A distinction between models and drawings is this… With a model you CAN look at the model in particular ways that make it make sense, while with Drawings you DID look at the model in particular ways that make it make sense. This difference between CAN and DID is the critical difference that makes very clear that models and drawings are unbreakably interdependent. The one (either one) makes really no sense without the other.
A very nice example below from 1924. Notice that in this case you build the model in your mind, looking at these drawings, and the model makes sense (in ways that matter) because of these drawings. The same process goes for digital models too. You make sense of them by looking at them in particular ways.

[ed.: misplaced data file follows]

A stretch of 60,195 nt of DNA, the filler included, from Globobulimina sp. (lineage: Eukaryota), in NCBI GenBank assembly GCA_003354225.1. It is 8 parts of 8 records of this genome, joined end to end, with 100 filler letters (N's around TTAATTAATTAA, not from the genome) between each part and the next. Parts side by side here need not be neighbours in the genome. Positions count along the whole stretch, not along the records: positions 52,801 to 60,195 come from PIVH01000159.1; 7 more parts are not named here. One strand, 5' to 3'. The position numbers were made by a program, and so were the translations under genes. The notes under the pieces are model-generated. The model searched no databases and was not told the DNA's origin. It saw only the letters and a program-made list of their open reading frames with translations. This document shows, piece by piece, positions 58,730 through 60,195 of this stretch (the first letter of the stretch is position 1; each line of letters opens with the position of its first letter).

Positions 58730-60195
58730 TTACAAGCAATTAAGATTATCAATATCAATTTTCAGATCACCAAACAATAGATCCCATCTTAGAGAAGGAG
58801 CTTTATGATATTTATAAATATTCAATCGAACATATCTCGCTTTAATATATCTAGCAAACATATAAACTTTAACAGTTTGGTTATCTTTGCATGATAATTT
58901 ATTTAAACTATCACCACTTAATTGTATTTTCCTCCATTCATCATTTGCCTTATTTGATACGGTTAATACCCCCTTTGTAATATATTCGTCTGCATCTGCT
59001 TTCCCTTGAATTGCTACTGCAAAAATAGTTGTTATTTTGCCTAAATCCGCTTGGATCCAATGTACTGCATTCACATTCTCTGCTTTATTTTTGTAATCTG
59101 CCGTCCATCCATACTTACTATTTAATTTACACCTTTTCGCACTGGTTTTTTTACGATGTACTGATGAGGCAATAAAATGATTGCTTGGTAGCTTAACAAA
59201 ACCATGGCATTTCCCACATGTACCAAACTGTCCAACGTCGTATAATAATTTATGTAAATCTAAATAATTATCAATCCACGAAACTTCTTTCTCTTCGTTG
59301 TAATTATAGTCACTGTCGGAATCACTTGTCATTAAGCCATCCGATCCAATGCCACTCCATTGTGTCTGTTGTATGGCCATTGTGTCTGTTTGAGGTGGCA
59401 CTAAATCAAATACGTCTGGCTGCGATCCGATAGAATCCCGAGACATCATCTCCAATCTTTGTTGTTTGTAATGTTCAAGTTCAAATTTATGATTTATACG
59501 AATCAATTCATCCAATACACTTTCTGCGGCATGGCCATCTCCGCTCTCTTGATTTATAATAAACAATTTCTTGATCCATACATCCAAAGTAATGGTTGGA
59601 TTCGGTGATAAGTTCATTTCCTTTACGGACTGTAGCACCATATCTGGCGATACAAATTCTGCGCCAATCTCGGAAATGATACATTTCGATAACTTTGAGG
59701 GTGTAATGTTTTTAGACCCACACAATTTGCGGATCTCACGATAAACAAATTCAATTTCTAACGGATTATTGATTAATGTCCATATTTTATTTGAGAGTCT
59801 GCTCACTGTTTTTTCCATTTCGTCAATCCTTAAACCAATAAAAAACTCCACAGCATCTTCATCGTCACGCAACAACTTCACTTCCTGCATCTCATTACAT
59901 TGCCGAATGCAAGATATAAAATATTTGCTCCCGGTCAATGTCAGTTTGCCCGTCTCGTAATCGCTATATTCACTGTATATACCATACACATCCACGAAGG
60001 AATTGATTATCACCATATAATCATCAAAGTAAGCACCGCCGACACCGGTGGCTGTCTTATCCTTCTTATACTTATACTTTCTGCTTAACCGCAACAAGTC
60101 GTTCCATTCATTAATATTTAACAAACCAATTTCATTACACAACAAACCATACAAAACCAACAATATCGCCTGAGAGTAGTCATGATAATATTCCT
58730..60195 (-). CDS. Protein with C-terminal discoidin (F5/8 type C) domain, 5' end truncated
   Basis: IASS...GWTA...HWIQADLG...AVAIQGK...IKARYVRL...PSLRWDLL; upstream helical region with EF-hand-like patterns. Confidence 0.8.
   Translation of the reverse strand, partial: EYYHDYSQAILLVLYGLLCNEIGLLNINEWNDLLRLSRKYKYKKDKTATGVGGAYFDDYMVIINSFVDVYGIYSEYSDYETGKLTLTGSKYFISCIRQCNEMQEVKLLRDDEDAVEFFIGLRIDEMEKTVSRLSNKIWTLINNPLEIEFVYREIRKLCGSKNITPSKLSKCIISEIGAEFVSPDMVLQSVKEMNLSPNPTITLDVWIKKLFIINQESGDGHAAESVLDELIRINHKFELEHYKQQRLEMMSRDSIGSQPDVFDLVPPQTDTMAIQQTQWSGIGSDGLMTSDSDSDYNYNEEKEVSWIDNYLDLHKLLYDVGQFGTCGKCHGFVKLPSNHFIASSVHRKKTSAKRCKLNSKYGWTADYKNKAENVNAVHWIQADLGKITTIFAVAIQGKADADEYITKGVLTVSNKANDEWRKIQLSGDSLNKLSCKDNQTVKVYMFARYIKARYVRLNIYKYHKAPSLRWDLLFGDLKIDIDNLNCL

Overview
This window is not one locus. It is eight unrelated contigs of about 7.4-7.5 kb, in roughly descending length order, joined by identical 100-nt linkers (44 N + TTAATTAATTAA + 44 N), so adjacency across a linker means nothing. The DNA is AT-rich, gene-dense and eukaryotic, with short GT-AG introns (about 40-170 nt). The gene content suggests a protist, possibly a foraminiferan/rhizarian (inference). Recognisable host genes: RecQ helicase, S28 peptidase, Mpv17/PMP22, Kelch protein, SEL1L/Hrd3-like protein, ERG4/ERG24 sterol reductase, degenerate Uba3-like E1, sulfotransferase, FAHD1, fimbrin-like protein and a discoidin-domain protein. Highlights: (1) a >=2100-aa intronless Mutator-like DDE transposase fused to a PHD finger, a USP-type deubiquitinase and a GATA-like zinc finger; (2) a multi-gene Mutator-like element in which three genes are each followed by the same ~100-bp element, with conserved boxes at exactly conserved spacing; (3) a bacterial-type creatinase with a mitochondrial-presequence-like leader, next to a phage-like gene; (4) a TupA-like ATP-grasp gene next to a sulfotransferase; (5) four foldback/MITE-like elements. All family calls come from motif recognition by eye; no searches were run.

Nalina Moses Architect, Writer | New York, New York, writes on Linkedin:
Optical delight. Herbert Bayer, Design for a Cinema, 1924. hashtagachitecture hashtagdrawing hashtagdrafting hashtagrendering hashtagBauhaus hashtaginspiration hashtagsinglehandedly
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On a related note, have you heard, for more than 2 decades now, people who talk about “the end of drawing“, that’s going to be brought sooner or later, by some kind of digital modeling technology or another?
This has been nonsense since the first time anyone said it, and every time since. A common iteration that’s more recent and continues to persist today is the idea that digital-model-to-fabrication workflow spells the end of drawing.
Yeah, no it doesn’t. You have to understand a model while you’re building it, and this requires looking at it in particular ways that make it make sense.
I have a message for anyone pronouncing the forthcoming end of drawing:
You can stop saying that now. It’s meaningless, serves no purpose; you’re accomplishing nothing by saying it. You can stop embarrassing yourself. Just stop. Please.
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